Distributed Training

Determined provides three main methods to take advantage of multiple GPUs:

  1. Parallelism across experiments. Schedule multiple experiments at once: more than one experiment can proceed in parallel if there are enough GPUs available.

  2. Parallelism within an experiment. Schedule multiple trials of an experiment at once: a hyperparameter search may train more than one trial at once, each of which will use its own GPUs.

  3. Parallelism within a trial. Use multiple GPUs to speed up the training of a single trial (distributed training). Determined can coordinate across multiple GPUs on a single machine or across multiple GPUs on multiple machines to improve the performance of training a single trial.

This guide will focus on the third approach, demonstrating how to perform distributed training with Determined to speed up the training of a single trial.


In the Experiment Configuration, the resources.slots_per_trial field controls the number of GPUs that will be used to train a single trial. The default value is 1, which disables distributed training. Setting slots_per_trial to a larger value enables multi-GPU training automatically. Note that these GPUs might be on a single machine or across multiple machines; the experiment configuration simply defines how many GPUs should be used for training, and the Determined job scheduler decides whether to schedule the task on a single agent or multiple agents, depending on the machines in the cluster and the other active workloads.


When the slots_per_trial option is changed, the per-slot batch size is set to global_batch_size // slots_per_trial. The per-slot (per-GPU) and global batch size should be accessed via the context using context.get_per_slot_batch_size() and context.get_global_batch_size(), respectively. If global_batch_size is not evenly divisible by slots_per_trial, the remainder is dropped.

Example configuration with distributed training:

  slots_per_trial: N

Data Downloading

When performing distributed training, Determined will automatically create one process for every GPU that is being used for training. Each process will attempt to download training and/or validation data, so care should be taken to ensure that concurrent data downloads do not conflict with one another. One way to do this is to include a unique identifier in the local file system path where the downloaded data is stored. A convenient identifier is the rank of the current process: a process’s rank is automatically assigned by Determined, and will be unique among all the processes in a trial.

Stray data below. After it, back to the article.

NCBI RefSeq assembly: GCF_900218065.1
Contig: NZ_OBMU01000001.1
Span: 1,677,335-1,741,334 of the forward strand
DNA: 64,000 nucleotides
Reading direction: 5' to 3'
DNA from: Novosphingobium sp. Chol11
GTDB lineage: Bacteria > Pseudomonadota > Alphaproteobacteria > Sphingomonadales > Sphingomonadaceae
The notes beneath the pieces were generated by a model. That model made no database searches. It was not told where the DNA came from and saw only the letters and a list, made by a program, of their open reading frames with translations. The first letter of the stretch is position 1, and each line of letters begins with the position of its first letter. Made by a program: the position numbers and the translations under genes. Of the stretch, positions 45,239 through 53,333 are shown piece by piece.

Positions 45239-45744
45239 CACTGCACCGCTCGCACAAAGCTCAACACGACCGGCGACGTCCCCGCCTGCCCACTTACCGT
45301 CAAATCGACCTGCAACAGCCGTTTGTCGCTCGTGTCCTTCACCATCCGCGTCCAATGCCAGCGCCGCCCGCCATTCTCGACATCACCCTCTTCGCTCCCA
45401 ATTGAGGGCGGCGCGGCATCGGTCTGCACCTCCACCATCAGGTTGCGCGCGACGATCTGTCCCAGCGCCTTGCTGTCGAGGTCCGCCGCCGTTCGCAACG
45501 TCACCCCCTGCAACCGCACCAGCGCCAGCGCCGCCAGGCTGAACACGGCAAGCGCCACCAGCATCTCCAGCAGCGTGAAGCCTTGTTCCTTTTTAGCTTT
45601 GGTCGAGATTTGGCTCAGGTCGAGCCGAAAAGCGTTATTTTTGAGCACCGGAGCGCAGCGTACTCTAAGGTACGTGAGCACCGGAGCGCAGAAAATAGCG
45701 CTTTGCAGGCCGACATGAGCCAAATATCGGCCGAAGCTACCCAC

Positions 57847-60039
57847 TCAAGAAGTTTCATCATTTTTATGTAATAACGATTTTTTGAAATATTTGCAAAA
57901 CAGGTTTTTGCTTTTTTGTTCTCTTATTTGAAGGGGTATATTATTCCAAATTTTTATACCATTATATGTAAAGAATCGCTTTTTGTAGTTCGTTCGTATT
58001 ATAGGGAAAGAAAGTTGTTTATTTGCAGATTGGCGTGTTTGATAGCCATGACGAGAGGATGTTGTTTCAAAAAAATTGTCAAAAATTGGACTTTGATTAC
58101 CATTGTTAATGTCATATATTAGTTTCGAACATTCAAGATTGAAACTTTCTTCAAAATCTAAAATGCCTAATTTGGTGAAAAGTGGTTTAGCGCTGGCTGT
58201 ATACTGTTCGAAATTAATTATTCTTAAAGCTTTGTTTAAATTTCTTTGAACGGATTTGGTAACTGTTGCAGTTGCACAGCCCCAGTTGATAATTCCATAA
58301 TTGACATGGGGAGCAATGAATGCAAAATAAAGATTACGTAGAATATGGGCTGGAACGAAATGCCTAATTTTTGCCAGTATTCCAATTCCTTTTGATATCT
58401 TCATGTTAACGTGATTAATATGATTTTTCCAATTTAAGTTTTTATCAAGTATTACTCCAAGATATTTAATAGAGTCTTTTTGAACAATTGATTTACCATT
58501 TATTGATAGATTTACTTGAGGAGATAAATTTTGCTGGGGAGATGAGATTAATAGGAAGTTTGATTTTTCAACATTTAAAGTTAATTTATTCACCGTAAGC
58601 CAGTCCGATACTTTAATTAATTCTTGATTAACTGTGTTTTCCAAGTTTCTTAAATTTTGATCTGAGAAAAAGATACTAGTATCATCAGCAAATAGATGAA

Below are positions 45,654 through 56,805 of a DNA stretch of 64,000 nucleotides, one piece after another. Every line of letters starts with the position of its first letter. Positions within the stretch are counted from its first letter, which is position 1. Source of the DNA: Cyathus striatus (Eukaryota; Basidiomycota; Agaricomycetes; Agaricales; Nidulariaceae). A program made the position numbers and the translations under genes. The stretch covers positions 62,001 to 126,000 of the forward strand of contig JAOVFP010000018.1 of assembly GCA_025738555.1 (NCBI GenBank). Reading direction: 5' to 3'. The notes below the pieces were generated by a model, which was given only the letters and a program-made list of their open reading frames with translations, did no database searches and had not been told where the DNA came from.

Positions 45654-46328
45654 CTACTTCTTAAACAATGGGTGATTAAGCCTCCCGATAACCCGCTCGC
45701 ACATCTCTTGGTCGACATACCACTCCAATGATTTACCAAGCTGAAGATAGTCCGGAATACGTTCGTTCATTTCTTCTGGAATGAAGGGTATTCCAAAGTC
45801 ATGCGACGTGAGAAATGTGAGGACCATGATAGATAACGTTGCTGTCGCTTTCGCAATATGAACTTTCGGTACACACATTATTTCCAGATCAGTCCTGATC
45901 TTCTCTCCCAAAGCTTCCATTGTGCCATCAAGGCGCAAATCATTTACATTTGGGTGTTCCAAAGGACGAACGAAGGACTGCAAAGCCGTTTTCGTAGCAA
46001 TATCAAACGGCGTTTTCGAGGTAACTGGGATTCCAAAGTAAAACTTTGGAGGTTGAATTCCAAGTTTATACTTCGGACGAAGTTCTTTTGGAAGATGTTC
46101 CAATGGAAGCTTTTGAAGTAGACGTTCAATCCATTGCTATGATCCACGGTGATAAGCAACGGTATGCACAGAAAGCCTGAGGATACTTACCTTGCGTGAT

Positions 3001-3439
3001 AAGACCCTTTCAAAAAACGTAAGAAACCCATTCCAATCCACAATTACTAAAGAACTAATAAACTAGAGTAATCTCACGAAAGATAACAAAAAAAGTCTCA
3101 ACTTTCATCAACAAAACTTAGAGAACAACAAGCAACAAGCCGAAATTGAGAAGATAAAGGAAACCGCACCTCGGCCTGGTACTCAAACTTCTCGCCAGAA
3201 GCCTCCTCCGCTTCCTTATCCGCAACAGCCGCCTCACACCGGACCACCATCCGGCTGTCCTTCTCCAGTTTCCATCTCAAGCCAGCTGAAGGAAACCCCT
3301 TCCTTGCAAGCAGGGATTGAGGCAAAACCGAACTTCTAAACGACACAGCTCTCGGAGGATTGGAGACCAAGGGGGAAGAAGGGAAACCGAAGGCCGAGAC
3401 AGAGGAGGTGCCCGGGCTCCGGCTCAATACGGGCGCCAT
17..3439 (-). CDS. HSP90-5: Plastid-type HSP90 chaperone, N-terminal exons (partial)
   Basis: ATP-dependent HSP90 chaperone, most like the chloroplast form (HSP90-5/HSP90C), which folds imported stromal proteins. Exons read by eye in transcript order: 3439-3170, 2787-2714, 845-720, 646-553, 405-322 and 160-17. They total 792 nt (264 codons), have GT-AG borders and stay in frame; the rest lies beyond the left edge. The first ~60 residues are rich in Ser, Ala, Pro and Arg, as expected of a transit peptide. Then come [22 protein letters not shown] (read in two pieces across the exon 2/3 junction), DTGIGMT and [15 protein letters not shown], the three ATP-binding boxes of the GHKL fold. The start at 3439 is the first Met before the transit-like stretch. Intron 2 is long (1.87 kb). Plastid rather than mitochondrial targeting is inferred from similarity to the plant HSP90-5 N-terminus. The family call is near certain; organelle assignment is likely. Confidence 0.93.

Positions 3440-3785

You can do this by leveraging the self.context.distributed.get_rank() function. Below is an example of how to do this when downloading data from S3. In this example, the S3 bucket name is configured via a field data.bucket in the experiment configuration.

import boto3
import os

def download_data_from_s3(self):
    s3_bucket = self.context.get_data_config()["bucket"]
    download_directory = f"/tmp/data-rank{self.context.distributed.get_rank()}"
    data_file = "data.csv"

    s3 = boto3.client("s3")
    os.makedirs(download_directory, exist_ok=True)
    filepath = os.path.join(download_directory, data_file)
    if not os.path.exists(filepath):
        s3.download_file(s3_bucket, data_file, filepath)
    return download_directory

Scheduling Behavior

To use distributed training, slots_per_trial must be set to a multiple of the number of GPUs per machine. For example, if you have a cluster of machines with 8 GPUs each, you should set slots_per_trial to a multiple of 8, such as 8, 16, or 24. This ensures that the full network and interconnect bandwidth are available to multi-GPU workloads and results in better performance.


Distributed training is designed to maximize performance by training with all the resources of a machine. This can lead to situations where an experiment is created but never starts running on the cluster, for example if the number of GPUs requested is not a multiple of the number of GPUs per machine. Similarly, if a task is running on a multi-GPU machine and using one or more of its GPUs, that will prevent a distributed training job from starting on that machine.

If a multi-GPU experiment does not become active after a minute or so, please confirm that slots_per_trial is a multiple of the number of GPUs available on a machine. Also, you can also use the CLI command det task list to check if any other tasks are using GPUs and preventing your experiment from using all the GPUs on a machine.